One frame – A glimpse of light

It has been a grey and moody December and January to say the least, but these conditions are favourable for any photo walk on Dartmoor, the bleak,sultry days are fitting in this harsh yet beautiful landscape.

This recent snapshot is taken at Combestone Tor, one of Dartmoor’s more accessible and subsequently popular destinations but on arrival today, there are just a couple of other cars in the car park.

With a strong wind the cloud above scuttles along at a fair pace, mostly fifty shades of greyscale with just an occasional glimpse of escaping light penetrating the gloom.

The muted colours of winter browns add contrast to the cold grey of these granite sentinels, the solitary tree amidst its rocky haven, testament to the desire of nature to adapt and survive against the elements.

This for me, is Dartmoor at its very best, in its beauty and brutality, just one of the many reasons that keep me going back for more.

One frame – Medusa’s lair

It is the start of another week and as has become something of a routine, I take another browse through the images of my weekend photo shoot, with the intention of writing the back story of either the whole outing, or taking ideas from a single image for my ‘one frame’ series.

From Saturday’s outing to Fernworthy reservoir, may I present ‘Medusa’s lair’ the title for which I had in an instant, even before I composed this final image.

I had taken a similar shot on a previous outing but the diffused light and the tight crop of a 50mm lens added more impact.

There are a few landscape / woodland photographers that may find this scene a little to busy for their tastes, for me, it is this apparent chaos that makes the eye want to follow every twist and turn of these Medusa like lichen coated branches.

In such an incredibly inspiring place such as Dartmoor, steeped as it is in legend and folklore, it is not hard to let the imagination run free.

One frame – Pigeons


As I set off for today’s photo walk by the Exeter quayside , in the back of my mind there was that nagging voice about trying to find new subjects on familiar walks, after all, having lived in Exeter for over twenty years, it is easy to take a place for granted.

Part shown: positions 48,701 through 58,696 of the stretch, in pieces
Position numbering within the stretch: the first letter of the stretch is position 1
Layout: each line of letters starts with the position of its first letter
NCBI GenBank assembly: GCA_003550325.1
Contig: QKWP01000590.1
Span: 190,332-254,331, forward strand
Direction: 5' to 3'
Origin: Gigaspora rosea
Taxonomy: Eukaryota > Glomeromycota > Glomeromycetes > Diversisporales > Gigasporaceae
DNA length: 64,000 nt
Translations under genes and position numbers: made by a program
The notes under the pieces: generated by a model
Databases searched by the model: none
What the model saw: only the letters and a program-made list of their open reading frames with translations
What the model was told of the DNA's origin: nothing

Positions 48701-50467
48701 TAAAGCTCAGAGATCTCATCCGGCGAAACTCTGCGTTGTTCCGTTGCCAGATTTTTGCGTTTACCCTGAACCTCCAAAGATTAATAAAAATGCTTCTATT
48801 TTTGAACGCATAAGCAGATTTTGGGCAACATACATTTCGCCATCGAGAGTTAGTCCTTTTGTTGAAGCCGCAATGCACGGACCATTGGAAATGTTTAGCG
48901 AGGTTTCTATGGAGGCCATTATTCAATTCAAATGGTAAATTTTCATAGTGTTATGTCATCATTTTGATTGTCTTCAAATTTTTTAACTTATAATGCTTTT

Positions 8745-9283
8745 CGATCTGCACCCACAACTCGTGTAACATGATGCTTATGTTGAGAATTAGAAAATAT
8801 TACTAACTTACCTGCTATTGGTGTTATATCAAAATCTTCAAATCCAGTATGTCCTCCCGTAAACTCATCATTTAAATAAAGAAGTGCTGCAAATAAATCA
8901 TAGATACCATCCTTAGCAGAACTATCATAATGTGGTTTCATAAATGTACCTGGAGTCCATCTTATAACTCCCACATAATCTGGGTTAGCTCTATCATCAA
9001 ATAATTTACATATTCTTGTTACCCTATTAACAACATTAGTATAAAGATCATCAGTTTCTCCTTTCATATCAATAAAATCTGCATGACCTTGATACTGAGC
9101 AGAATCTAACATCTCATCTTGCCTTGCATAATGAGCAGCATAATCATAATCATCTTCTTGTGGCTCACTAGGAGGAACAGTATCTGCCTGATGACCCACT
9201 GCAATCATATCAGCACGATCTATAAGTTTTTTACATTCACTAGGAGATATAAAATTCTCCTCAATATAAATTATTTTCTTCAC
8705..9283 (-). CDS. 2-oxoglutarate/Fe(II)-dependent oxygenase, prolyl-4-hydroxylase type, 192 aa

Yes, I know Exeter pretty well but what I never know on any given outing is what may unfold as I follow my chosen route, what story can I tell with the camera today?

I would not have guessed that today’s favourite picture would be of a trio of pigeons, what the photo does not show, is the pigeon on my shoulder and one on my camera bag, looking for non non existent bird seed!

An excited cry of ‘That man has a pigeon on his shoulder’ from a giggling youngster who just seconds earlier was lamenting the fact he could not have another ice cream that day, along with some good banter with other walkers enjoying their Sunday stroll.

With my spontaneous pigeon camouflage, I have clearly made my way into this avian fraternity where I am able to get close to the trio already perched on the bridge railings.

Okay, an osprey plucking an unsuspecting fish from the water it is not but it was a moment that kept several onlookers and myself amused….

One frame – the sea tractor

Nestled away in the South Devon coast is the Iconic Burgh Island, famous for its links with Agatha Christie, the luxury art deco hotel and a plethora of tales of pirates and smuggling.

As the tide submerges the narrow strip of sand between the island and Bigbury, the island businesses have a unique solution in enabling visitors to cross the short distance during high, in the form of its sea tractor.

This one off design was the brainchild of Robert Jackson CBE, known originally for his pioneering work in the 1950’s nuclear power station programme.

Designed in 1969, it cost £9000, however payment is said to have been made in the form of a case of champagne!

This was my first visit to Bigbury for a couple of years, a bright and warm November afternoon, the tractor plods its way through the incoming tide, I chose a black and white edit, as I was shooting into the sunlight, it’s striking design makes for an interesting silhouette.

One frame – the bridge

As the year flies by, we are already hurtling into November, the clocks have gone back, giving us those extra hours of darkness, the perfect chance to indulge in one of my favourite genres of photography, low light.

The way that the hours of darkness transform a city can often mean that we may see compositions in low light that we may never consider during the day.

Exe bridges, located in my home of Exeter is one of the main arteries into the city, so unless you want pictures of traffic, not a place that one would think of spending any time looking for shots during daylight hours, especially with the River Exe, just a few steps away.

Looking for a sunrise just a couple weeks ago, I am heading to the River, where I am walking over the bridge, where I see the first signs of light emerging from the darkness.